By Gregory Korte
The Cincinnati Enquirer
Cincinnati Mayor Charlie Luken asked police officers to remove two protesters who were using racial slurs at Wednesday's City Council meeting, drawing renewed calls for City Council to regain control of its chambers.
Councilman Pat DeWine proposed a rule change Wednesday that would ban disruptive people from meetings of council or its committees for 60 days.
"It's evident again today that we have to take steps to get control over what happens in these chambers," DeWine said.
"It's a game. ... People wait until the end of their two minutes to say the most outrageous thing, they get thrown out and they're right back here the next day."
Wednesday, Luken ejected Nathaniel Livingston Jr. and William Kirkland, former council candidates who are part of a small group who disrupt council meetings and harass the mayor in public. On Opening Day, for example, Kirkland and protester Kabaka Oba followed Luken the entire length of the Findlay Market parade, shouting racial slurs.
Police charged Livingston with trespassing Wednesday, saying he tried to force his way back into the chamber.
Victoria Straughn, a member of a loose-knit coalition of groups that have urged a boycott of the city since 2001, said the protests were designed to call attention to City Manager Valerie Lemmie's "three-slurs-and-you're-out" rule for city employees.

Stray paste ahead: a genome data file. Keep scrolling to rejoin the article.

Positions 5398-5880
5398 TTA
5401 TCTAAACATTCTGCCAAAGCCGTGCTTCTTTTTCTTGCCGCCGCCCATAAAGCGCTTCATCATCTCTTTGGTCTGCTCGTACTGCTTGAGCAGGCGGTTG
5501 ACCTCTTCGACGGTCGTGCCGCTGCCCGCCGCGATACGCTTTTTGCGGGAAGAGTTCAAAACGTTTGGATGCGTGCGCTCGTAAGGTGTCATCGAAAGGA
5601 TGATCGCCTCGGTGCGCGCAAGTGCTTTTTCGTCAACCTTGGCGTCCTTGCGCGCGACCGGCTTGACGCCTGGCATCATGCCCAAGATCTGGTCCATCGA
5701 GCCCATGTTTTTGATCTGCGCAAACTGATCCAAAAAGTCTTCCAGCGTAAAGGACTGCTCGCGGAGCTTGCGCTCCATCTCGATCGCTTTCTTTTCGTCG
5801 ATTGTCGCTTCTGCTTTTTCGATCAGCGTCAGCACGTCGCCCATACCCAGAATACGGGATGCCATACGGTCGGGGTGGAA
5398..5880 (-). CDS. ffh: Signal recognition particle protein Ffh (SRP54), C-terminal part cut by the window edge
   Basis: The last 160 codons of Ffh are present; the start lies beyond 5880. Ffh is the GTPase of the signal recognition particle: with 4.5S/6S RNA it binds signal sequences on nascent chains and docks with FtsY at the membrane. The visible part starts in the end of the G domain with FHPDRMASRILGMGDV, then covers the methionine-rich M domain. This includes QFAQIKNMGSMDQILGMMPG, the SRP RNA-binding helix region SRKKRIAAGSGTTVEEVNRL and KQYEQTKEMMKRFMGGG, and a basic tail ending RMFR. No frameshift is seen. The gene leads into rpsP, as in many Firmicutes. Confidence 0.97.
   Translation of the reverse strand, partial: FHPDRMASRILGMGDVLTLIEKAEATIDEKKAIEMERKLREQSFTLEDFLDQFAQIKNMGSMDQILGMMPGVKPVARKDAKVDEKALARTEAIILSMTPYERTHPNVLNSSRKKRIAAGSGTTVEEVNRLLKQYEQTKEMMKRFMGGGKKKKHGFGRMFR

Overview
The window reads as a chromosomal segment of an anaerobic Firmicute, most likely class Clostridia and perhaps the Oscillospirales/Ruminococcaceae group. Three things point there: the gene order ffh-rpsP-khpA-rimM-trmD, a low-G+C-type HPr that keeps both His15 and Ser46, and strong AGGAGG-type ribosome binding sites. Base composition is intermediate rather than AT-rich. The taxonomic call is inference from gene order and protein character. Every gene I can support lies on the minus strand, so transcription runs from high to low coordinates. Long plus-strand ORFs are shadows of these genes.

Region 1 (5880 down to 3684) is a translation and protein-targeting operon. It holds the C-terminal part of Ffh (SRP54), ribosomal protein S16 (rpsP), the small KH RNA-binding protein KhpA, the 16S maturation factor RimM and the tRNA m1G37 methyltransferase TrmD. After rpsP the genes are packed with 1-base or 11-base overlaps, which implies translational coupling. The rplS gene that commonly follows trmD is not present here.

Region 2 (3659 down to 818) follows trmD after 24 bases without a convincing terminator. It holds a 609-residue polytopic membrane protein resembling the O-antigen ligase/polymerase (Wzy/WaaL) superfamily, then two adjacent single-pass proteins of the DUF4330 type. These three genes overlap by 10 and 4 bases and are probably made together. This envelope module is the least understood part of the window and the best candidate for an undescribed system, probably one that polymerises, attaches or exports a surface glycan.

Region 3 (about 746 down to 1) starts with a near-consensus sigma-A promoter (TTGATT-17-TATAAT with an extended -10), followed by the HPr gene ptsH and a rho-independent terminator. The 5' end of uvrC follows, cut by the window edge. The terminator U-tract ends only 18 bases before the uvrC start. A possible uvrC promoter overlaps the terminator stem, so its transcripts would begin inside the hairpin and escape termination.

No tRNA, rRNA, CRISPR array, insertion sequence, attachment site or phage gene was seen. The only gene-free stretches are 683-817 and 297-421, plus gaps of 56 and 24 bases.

"Police officers get three times to use that word before they're fired, but I can't use it once in interacting with City Council," said Straughn, who is black.
Councilman Christopher Smitherman said he opposes the new rule. He said the problem is that City Council doesn't show enough respect to the people who come to speak.
Should voting age fall to 16?
What killed Brandon? Mom accused of murder
Tradition, faith, reunion
Teens learn top road killers
Plates that poked fun at preppy Miami U. lifted
IN THE TRISTATE
Honor to stand; victim approves
Your used cell phone has value to fund-raisers
Developer drops plans for Clifton restaurants
Protests test council's patience
Oversight price tag draws questions
Approval likely for Deerfield Y
Edgewood approves 'pay to play' plan
A son dead, couple looks for answers
Eateries, offices OK'd for Mason
Residents oppose houses that would block views
New Miami drops clerk-treasurer job
Driver sentenced to 4 years for wreck that killed 4 friends
Oxford delays decision on Wal-Mart gas station
Public safety briefs
Spring musicals take to the stage
Panel urges paper proof for voters
Ind. Wesleyan starts West Chester classes in August
Allen Temple is part of blood drive
Kenneth Reed inspected buildings, taught college
Budget talks become heated
Hebron hires Erlanger fire chief
Valley Orchards will become sports complex
Mongiardo asks for videotape of Bunning speech
Stressed students prepare
Wilder residents wary of burglars